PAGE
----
p. *PMI. and other people involved in projects to meet project goals. Fourth Edition 11 Project and Program Managers . Project managers work with project sponsors. 16. Information Technology Project Management. A Guide to the Project Management Body of Knowledge (PMBOK® Guide) (2004).  Program: “A group of related projects managed in a coordinated way to obtain benefits and control not available from managing them individually.”*  Program managers oversee programs and often act as bosses for project managers. project teams.

Fourth Edition 12 .The Triple Constraint  Every project is constrained in different ways by its:  Scope goals: What work will be done?  Time goals: How long should it take to complete?  Cost goals: What should it cost?  It is the project manager’s duty to balance these three often-competing goals. Information Technology Project Management.

time. and cost) – and satisfying the project’s sponsor! Information Technology Project Management. The Triple Constraint of Project Management Successful project management means meeting all three goals (scope.Figure 1-1. Fourth Edition 13 .

p.”* *PMI. Fourth Edition 14 . Information Technology Project Management.What is Project Management?  Project management is “the application of knowledge. skills. A Guide to the Project Management Body of Knowledge (PMBOK® Guide) (2004). 8. tools and techniques to project activities to meet project requirements.

Fourth Edition 15 . Project Management Framework Information Technology Project Management.Figure 1-2.

Project Stakeholders  Stakeholders are the people involved in or affected by project activities.  Stakeholders include:         Project sponsor Project manager Project team Support staff Customers Users Suppliers Opponents to the project 16 Information Technology Project Management. Fourth Edition .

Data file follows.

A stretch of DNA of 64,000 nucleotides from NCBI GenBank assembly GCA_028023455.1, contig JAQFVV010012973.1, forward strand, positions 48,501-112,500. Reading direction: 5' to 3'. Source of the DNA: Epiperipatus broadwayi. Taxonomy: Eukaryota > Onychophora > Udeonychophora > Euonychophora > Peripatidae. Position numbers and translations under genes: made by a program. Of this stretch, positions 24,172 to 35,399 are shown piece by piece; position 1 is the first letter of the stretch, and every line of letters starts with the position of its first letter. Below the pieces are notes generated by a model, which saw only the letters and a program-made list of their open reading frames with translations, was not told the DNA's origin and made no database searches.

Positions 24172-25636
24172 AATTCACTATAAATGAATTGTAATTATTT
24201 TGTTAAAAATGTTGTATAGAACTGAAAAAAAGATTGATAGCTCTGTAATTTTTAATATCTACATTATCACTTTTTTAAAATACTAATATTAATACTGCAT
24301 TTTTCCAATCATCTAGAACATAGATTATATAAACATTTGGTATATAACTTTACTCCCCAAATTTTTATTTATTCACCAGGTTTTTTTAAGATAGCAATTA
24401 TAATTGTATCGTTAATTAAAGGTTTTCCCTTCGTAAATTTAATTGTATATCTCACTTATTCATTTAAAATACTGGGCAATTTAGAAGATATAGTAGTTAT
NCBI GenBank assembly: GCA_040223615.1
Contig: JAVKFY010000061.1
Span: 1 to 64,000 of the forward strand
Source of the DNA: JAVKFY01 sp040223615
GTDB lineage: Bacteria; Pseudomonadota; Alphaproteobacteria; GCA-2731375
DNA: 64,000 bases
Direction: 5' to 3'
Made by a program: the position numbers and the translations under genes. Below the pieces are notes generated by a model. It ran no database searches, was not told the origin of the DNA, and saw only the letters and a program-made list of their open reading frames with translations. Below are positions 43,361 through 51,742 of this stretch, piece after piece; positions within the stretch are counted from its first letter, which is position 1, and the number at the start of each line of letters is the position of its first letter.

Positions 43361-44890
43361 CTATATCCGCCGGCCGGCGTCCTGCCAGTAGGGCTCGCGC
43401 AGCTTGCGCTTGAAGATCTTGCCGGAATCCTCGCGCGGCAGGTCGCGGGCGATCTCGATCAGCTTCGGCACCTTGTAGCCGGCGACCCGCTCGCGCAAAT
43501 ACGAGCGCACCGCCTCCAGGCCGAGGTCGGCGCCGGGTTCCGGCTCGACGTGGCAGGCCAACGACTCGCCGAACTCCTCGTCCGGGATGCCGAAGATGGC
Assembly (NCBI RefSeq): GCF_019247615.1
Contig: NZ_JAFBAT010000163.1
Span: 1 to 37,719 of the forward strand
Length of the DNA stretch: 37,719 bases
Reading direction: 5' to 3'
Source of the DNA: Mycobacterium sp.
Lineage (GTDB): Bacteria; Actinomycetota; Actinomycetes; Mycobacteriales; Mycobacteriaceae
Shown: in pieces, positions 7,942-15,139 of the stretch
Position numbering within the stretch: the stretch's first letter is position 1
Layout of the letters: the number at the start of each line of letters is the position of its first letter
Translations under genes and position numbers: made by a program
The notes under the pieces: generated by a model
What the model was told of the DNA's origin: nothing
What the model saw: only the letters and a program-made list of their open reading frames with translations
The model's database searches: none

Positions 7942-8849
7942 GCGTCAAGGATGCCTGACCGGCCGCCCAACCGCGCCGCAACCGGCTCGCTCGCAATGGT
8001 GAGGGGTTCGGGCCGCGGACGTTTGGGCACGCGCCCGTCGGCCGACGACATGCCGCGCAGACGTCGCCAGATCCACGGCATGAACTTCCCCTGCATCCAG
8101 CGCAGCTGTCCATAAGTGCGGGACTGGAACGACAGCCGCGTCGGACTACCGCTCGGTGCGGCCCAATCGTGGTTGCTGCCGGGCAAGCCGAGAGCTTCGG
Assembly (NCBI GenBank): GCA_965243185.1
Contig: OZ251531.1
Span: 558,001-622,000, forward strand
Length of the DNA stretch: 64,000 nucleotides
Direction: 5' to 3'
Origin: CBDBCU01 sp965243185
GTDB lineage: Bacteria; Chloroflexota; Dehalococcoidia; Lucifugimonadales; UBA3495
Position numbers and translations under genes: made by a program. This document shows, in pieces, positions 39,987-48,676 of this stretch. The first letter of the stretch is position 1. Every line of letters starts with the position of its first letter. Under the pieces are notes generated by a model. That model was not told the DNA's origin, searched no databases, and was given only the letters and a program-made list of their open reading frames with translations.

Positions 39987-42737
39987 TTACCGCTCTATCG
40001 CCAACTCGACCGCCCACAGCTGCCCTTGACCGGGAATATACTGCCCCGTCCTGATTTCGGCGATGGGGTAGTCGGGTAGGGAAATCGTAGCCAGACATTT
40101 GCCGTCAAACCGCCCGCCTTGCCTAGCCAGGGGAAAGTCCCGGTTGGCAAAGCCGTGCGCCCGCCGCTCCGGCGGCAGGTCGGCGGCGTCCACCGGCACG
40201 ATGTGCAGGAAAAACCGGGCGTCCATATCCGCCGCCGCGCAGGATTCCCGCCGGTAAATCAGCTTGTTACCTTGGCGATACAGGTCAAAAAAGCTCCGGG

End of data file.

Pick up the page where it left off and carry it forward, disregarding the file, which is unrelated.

cost. and quality). Fourth Edition 17 . communication.  All knowledge areas are important! Information Technology Project Management.  One knowledge area (project integration management) affects and is affected by all of the other knowledge areas.  Four core knowledge areas lead to specific project objectives (scope. and procurement management). risk.Nine Project Management Knowledge Areas  Knowledge areas describe the key competencies that project managers must develop.  Four facilitating knowledge areas are the means through which the project objectives are achieved (human resources. time.

and WBS (scope). critical path analyses. critical chain scheduling (time).  Specific tools and techniques include:  Project charters. scope statements. Fourth Edition 18 .  Gantt charts.  Cost estimates and earned value management (cost). Information Technology Project Management.Project Management Tools and Techniques  Project management tools and techniques assist project managers and their teams in various aspects of project management.  See Table 1-1 for other examples. network diagrams.

(For more information. Fourth Edition 19 .Project Portfolio Management  Many organizations support an emerging business strategy of project portfolio management:  Organizations group and manage projects as a portfolio of investments that contribute to the entire enterprise’s success. see Chapter 7. Project Cost Management.) Information Technology Project Management.

Fourth Edition 20 .Improved Project Performance  The Standish Group’s CHAOS studies show improvements in IT projects in the past decade.* Measure Successful projects Failed projects Money wasted on challenged and failed projects 1994 Data 16% 31% $140 B out of $250 B 2002 Data 34% 15% $55 B out of $255 B Result Doubled Halved More than halved *The Standish Group. 2003). “Latest Standish Group CHAOS Report Shows Project Success Rates Have Improved by 50%” (March 25. Information Technology Project Management.

Information Technology Project Management. the average cost of a project has been more than cut in half.”* *The Standish Group. First. “CHAOS 2001: A Recipe for Success” (2001). The fact that there are processes is significant in itself. Better tools have been created to monitor and control progress and better skilled project managers with better management processes are being used.Why the Improvements? “The reasons for the increase in successful projects vary. Fourth Edition 21 .

Minimized scope 6. Standard software infrastructure 7.Project Success Factors* 1. Experienced project manager 4. Other criteria. Clear business objectives 5. Formal methodology 9. Fourth Edition 22 . Executive support 2. “Extreme CHAOS” (2001). Firm basic requirements 8. proper planning. Reliable estimates 10. competent staff. User involvement 3. Information Technology Project Management. and ownership *The Standish Group. such as small milestones.